Resources » Matthew Henry's Commentary » Luke » Chapter 5 » Verses 27–35

Verses 27–35

All this, except the last verse, we had before in Matthew and Mark; it is not the story of any miracle in nature wrought by our Lord Jesus, but it is an account of some of the wonders of his grace, which, to those who understand things aright, are no less cogent proofs of Christ’s being sent of God than the other.

I. It was a wonder of his grace that he would call a publican, from the receipt of custom, to be his disciple and follower, Luke 5:27. It was wonderful condescension that he should admit poor fishermen to that honour, men of the lowest rank; but much more wonderful that he should admit publicans, men of the worst reputation, men of ill fame. In this Christ humbled himself, and appeared in the likeness of sinful flesh. By this he exposed himself, and got the invidious character of a friend of publicans and sinners.

II. It was a wonder of his grace that the call was made effectual, became immediately so, Luke 5:28. This publican, though those of that employment commonly had little inclination to religion, for his religion’s sake left a good place in the custom-house (which, probably, was his livelihood, and where he stood fair for better preferment), and rose up, and followed Christ. There is no heart too hard for the Spirit and grace of Christ to work upon, nor any difficulties in the way of a sinner’s conversion insuperable to his power.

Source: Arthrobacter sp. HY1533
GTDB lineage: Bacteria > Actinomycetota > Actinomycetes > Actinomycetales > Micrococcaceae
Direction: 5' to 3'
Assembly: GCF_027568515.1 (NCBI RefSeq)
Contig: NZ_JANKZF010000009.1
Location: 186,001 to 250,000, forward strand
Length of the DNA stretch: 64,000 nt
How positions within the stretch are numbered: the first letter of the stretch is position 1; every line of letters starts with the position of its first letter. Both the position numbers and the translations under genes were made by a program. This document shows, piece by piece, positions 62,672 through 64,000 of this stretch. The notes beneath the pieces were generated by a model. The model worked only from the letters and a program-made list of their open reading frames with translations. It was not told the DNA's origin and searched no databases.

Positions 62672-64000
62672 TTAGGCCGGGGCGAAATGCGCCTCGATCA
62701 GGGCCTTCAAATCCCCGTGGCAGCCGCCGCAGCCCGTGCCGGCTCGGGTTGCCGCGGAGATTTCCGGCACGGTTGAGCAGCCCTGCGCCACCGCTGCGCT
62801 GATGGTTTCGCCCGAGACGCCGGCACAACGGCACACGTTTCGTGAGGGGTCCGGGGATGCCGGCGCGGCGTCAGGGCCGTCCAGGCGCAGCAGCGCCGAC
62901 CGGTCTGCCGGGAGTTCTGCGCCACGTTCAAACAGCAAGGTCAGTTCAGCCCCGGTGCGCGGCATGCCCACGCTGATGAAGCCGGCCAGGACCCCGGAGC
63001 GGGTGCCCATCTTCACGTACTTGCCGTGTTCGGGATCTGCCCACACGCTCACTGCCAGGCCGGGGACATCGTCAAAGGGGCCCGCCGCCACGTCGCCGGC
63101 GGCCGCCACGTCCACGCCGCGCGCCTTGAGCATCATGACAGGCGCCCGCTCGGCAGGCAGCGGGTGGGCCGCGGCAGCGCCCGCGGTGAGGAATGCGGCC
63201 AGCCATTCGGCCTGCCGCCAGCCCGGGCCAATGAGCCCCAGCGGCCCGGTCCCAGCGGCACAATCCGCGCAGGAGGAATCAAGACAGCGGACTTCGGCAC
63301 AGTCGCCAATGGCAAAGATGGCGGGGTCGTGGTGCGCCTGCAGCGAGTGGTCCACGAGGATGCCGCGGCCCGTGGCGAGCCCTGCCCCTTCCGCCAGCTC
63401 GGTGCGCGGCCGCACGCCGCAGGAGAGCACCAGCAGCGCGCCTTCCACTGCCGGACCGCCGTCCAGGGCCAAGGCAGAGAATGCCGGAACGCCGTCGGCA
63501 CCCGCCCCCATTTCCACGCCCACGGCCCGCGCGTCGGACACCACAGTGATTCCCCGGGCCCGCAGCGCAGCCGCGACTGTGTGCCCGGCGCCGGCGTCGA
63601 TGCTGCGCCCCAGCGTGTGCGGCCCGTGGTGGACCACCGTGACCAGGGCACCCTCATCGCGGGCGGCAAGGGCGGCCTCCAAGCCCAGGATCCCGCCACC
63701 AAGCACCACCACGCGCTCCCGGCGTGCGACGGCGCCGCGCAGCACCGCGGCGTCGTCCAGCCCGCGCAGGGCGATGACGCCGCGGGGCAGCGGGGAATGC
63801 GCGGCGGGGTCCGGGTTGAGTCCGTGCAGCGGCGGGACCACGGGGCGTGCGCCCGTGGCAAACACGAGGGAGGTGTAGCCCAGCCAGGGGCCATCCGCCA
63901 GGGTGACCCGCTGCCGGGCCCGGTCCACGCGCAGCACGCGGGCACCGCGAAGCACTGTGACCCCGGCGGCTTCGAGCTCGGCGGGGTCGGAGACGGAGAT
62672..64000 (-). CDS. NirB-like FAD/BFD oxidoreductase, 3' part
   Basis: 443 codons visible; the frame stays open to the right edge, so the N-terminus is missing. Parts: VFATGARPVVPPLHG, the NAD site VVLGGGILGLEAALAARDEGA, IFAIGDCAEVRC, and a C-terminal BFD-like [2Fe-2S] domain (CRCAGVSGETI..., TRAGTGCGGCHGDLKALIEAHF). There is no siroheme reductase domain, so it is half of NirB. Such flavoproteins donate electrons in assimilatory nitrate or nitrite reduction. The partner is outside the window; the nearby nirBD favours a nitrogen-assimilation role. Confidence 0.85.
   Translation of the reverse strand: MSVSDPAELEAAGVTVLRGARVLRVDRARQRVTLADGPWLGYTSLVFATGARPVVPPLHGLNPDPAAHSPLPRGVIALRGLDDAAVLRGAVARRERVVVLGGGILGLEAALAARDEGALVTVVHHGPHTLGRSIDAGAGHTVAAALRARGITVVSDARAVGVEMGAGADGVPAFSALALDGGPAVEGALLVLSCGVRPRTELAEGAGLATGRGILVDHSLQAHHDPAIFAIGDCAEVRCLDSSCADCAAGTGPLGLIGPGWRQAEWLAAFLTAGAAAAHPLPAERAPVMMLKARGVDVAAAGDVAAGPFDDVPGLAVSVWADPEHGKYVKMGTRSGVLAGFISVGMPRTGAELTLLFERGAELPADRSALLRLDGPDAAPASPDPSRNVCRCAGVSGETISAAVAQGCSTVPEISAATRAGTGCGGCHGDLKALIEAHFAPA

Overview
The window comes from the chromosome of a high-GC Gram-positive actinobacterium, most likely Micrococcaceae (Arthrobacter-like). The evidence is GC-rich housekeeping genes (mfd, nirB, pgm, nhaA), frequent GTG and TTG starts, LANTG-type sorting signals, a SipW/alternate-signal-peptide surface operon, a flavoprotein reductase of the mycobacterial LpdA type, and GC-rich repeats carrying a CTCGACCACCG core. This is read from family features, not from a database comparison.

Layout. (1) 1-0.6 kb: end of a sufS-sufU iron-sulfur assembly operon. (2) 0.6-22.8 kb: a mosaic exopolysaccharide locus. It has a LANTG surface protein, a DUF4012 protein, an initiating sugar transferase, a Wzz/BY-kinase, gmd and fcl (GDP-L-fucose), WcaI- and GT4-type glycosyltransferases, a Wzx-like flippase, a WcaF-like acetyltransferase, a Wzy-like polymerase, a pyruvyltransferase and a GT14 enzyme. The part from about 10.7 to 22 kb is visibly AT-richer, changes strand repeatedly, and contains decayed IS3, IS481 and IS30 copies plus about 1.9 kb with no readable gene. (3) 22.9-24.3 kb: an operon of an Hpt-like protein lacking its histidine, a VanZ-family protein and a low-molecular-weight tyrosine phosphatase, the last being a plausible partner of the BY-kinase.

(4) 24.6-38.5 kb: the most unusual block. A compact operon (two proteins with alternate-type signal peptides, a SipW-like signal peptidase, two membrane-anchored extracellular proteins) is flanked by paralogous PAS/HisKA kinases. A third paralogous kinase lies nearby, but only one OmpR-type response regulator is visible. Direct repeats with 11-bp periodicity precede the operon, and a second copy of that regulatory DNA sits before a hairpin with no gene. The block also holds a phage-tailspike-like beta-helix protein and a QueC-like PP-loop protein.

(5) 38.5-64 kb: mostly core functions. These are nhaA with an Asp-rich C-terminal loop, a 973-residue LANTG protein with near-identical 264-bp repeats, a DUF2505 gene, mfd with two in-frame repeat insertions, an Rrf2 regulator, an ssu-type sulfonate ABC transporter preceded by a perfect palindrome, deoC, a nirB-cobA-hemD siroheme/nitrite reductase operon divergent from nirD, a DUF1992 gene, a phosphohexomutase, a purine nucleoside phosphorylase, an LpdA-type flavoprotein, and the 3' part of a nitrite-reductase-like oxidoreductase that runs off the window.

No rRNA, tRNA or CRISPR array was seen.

III. It was a wonder of his grace that he would not only admit a converted publican into his family, but would keep company with unconverted publicans, that he might have an opportunity of doing their souls good; he justified himself in it, as agreeing with the great design of his coming into the world. Here is a wonder of grace indeed, that Christ undertakes to be the Physician of souls distempered by sin, and ready to die of the distemper (he is a Healer by office, Luke 5:31)-- that he has a particular regard to the sick, to sinners as his patients, convinced awakened sinners, that see their need of the Physician—that he came to call sinners, the worst of sinners, to repentance, and to assure them of pardon, upon repentance, Luke 5:32. These are glad tidings of great joy indeed.

IV. It was a wonder of his grace that he did so patiently bear the contradiction of sinners against himself and his disciples, Luke 5:30. He did not express his resentment of the cavils of the scribes and Pharisees, as he justly might have done, but answered them with reason and meekness; and, instead of taking that occasion to show his displeasure against the Pharisees, as afterwards he did, or of recriminating upon them, he took that occasion to show his compassion to poor publicans, another sort of sinners, and to encourage them.